From the Associated Press:
The five men facing trial in the Sept. 11 attacks will plead not guilty so that they can air their criticisms of U.S. foreign policy, the lawyer for one of the defendants said Sunday. Scott Fenstermaker, the lawyer for accused terrorist Ali Abd al-Aziz Ali, said the men would not deny their role in the 2001 attacks but "would explain what happened and why they did it."
The terrorists won't be put on trial, they're already pleading guilty. In their minds, their trial is over. In their minds, it is now time for them to put the American system on trial. The 9/11 co-conspirators are going to explain to the rest of the world, why they felt justified in crashing four jumbo-jets into the heart of America.
This is going to get ugly.
Regarding Khalid Sheikh Mohammed, Attorney General Holder states that "the world will see him for the coward that he is." That's a curious choice of words: "coward." Several months ago, Mr. Holder said that America is a "nation of cowards." I haven't forgotten that.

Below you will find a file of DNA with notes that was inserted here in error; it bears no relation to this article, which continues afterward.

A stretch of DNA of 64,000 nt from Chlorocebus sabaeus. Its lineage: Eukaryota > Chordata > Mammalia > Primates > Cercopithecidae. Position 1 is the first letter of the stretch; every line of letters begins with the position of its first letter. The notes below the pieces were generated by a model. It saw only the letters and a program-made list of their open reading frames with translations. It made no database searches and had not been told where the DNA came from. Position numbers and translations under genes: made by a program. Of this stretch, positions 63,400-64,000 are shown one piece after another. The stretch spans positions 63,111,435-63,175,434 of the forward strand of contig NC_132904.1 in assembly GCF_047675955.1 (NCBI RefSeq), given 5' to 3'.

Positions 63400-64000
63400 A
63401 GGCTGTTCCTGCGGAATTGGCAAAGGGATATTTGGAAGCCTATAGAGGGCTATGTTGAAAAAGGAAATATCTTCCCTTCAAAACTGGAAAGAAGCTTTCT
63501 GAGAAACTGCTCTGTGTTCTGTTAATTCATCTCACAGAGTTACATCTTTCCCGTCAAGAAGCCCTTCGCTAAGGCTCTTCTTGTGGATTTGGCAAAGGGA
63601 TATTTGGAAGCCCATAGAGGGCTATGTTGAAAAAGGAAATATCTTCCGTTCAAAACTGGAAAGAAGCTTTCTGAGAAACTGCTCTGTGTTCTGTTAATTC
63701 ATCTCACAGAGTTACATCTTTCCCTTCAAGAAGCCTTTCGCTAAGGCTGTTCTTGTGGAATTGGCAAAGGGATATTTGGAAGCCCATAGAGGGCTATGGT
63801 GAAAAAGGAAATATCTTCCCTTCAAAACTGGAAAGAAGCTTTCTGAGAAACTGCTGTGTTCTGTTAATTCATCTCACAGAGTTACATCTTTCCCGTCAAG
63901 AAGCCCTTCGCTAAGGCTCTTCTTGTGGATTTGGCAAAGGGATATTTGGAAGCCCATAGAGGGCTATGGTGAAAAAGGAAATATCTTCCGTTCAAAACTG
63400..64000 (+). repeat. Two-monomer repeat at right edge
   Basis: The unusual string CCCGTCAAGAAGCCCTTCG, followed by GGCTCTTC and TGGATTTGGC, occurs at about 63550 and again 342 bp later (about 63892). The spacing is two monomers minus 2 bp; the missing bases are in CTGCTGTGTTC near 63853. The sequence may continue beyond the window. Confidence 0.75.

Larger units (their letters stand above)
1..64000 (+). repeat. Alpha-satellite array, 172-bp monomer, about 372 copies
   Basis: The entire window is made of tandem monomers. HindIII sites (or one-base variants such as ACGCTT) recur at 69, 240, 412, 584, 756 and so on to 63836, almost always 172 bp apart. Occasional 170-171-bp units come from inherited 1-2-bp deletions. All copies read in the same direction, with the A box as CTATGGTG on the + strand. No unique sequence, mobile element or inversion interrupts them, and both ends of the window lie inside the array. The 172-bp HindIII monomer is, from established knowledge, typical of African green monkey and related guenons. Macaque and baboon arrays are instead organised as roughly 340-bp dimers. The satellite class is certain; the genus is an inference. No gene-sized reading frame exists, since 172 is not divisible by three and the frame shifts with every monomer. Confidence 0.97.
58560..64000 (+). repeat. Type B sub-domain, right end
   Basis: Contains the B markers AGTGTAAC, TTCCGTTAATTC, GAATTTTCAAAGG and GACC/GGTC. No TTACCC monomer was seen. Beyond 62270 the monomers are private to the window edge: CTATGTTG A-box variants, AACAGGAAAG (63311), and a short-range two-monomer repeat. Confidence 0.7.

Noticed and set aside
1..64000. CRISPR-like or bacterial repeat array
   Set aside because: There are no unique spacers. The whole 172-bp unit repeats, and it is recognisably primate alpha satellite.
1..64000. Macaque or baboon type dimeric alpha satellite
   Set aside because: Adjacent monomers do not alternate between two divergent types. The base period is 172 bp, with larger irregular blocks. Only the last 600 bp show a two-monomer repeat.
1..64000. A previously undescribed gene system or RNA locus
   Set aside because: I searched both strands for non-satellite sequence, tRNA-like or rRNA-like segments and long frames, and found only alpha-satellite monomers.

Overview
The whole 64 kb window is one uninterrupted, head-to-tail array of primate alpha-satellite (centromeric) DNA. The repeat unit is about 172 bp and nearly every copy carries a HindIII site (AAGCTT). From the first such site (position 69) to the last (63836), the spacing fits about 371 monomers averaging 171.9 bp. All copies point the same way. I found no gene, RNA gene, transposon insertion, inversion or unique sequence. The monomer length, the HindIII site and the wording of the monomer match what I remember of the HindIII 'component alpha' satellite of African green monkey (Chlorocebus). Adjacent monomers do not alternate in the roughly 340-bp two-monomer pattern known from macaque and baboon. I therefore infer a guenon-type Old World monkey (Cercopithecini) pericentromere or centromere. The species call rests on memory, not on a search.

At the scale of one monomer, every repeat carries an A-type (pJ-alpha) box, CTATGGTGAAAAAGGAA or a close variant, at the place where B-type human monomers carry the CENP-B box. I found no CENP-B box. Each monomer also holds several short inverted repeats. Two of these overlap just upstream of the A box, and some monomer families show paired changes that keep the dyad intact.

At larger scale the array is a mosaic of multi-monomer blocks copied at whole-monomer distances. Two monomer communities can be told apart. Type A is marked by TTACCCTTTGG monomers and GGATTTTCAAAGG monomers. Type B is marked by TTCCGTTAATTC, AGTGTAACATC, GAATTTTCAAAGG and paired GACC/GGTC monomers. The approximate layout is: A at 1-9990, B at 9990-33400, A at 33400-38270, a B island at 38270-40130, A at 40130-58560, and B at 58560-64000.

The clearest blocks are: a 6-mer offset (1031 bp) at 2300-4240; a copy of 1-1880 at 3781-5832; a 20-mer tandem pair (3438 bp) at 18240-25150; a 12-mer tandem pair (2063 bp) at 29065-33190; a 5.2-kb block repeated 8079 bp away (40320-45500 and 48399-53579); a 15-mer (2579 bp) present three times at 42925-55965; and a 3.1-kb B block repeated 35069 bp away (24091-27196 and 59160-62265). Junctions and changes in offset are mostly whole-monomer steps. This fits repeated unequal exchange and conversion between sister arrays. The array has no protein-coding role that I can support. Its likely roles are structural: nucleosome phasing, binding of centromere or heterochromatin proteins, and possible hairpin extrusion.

Holder went on to say "I'm not scared of what Khalid Sheikh Mohammed has to say at trial -- and no one else needs to be, either."
I'm not scared of what he has to say. I know what he has to say. I just don't think we need to provide him with a platform to speak his misanthropic views with impunity courtesy of the United States Constitution.
I wonder how many Major Nidal Hasan's are out there, eagerly awaiting to hear what Khalid Sheikh Mohammed has to say from the stand, in the center of America's 9/11 wound? I'm sure they're not afraid of what he has to say, either.
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